Roosts put in today as well. This pretty much finished the inside.
Finally getting it painted. We painted the coop to match our house..so of course we had some left over paint from the house.
And...Here it IS!..We still have to construct the run, so probably one or two more weekends then we will be ready for our chicks. At this point I figured with the small amount of wood I did buy, some additional paint we bought, hardware (screws/ hinges etc.) I spent maybe $150 on this project. Probably would have cost double at least had I bought all the material.
Well, the last entry in this blog was September...but here it is end of January and the coop and run are now complete, including our new flock. 3 Buff Orpingtons a 4 Barred Rocks. Everything turned out great and was probably one of the most satisfying projects I have done in a while. My son loves his birds. The run was still completed with mostly recycled lumber and chicken wire from craigslist, except for 2 posts. Even the gate was found at our local dumps recycling yard.
And now the fruits of our labor!!! It's April and our girls are finally laying, well four of them anyway, but we should have all seven laying soon. Here is our first little egg from our buffie "Martha". Her eggs have gotten progressively bigger now.
Here's our first dozen! I love the variation in size and color. We are getting 3 to 4 a day now.
Our girls all grown up. Munchin' on some sweet grass. Thank you to all the folks who commented on our page, and thanks to BYC for the POW submission.
Recent User Reviews
"Recycling for a Coop"
- 5/5, 5 out of 5, reviewed Aug 4, 2018
Love the use of recycled/found materials! You've shown people don't have to spend hundreds of dollars to end up with a good looking, suitable coop for the flock. Glad it was a family project, that must make for some good memories!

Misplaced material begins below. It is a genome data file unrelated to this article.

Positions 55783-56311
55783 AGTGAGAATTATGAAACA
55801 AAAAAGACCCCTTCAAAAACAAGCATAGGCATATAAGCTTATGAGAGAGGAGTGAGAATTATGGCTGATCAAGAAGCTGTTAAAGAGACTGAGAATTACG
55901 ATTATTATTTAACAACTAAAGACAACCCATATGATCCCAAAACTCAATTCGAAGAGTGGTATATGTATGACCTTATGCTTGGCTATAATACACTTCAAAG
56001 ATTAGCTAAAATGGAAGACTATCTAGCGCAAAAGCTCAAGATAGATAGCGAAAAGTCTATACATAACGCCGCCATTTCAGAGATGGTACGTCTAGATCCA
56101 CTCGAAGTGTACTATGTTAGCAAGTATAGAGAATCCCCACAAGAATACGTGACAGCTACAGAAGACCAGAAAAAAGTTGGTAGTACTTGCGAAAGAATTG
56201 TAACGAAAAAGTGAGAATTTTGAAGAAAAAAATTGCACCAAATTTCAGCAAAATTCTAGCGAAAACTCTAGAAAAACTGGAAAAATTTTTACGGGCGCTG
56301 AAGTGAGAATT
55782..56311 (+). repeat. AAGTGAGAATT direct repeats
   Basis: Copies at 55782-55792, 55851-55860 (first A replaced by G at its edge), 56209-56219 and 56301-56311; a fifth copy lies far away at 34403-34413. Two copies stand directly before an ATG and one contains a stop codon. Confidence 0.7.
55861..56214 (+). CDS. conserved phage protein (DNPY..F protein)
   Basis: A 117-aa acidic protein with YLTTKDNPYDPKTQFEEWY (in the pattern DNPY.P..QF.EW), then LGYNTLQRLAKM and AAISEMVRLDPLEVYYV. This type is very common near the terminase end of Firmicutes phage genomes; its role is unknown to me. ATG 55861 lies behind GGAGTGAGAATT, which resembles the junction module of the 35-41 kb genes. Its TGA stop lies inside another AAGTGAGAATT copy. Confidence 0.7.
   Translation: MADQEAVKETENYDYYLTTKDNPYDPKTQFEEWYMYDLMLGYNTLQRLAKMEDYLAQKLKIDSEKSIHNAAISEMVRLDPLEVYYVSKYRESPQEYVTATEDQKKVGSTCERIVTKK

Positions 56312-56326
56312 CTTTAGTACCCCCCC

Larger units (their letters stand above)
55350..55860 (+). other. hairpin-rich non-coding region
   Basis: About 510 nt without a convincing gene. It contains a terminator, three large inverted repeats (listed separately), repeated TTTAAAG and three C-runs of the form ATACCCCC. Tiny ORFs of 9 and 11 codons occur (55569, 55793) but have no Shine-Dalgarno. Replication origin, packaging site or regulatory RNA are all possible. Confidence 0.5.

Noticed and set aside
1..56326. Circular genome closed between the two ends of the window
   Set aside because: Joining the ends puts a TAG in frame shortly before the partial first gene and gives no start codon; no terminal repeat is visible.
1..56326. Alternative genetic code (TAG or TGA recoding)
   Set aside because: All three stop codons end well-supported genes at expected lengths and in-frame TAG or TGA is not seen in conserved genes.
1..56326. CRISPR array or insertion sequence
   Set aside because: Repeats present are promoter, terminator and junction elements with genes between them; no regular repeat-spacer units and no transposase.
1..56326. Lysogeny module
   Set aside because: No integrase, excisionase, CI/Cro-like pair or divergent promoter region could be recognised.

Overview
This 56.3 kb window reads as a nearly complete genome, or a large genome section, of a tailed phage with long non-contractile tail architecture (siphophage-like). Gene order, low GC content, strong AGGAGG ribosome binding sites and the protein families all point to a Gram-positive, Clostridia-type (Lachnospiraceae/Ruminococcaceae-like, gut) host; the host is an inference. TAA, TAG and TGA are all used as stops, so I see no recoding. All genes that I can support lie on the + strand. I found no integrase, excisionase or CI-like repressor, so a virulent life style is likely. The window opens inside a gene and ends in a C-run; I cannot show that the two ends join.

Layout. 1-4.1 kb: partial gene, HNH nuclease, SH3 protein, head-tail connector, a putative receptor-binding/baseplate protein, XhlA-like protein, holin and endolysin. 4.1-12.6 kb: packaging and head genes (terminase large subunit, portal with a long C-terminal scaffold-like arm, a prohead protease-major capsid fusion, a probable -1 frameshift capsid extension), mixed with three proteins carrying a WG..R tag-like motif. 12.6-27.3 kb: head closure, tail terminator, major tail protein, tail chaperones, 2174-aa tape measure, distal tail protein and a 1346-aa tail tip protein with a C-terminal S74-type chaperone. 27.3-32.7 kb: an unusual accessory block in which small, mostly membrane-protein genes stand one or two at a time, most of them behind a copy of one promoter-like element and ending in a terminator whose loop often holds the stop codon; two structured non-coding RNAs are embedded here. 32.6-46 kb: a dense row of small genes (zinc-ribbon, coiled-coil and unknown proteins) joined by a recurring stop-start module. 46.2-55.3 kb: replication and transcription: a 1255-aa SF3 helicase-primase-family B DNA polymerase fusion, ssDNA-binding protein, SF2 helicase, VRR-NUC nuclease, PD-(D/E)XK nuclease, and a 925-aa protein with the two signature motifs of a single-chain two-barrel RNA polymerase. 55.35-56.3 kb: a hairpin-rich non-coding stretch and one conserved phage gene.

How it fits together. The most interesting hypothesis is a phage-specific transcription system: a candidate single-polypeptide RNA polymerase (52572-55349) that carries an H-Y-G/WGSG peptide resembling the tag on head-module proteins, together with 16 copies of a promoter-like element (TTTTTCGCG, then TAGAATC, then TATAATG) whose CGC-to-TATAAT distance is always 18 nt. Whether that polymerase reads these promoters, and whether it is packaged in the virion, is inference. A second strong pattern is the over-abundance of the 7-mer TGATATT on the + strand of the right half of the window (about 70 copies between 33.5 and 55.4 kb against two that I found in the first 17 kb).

- 4/5, 4 out of 5, reviewed Jul 11, 2018
I like that your whole family lent a hand in making the coop! I agree, what a wonderful project to work on with your son!
At first I thought the shutters on either side of the pop door were for ventilation, but then I went back and re-looked and now I think they are just decorative. Added ventilation would have been great.
What are the dimensions of your coop?
One concern i have is that you used chicken wire to cover your run. Despite the name, chicken wire does not keep chickens secure! Raccoons and other predators can reach through and tear through chicken wire without much problem. Hardware cloth/welded wire would be much safer.
If you were to build this coop again, would you change anything?
"Great coop, family team build"
- 5/5, 5 out of 5, reviewed Jul 1, 2018
A really successful project, blessed with good luck in sourcing various free materials of the right size and shape. Standing it on pyramidal shaped concrete pads was a great idea, and good alternative to sinking them in the ground (using stone in this way has a long history of course). The photos convey lots of info on the construction process and scale, if someone wanted to copy it - with recycled materials, measurements are likely to vary or need adapting anyway, so plans are not necessary, as this build demonstrates well!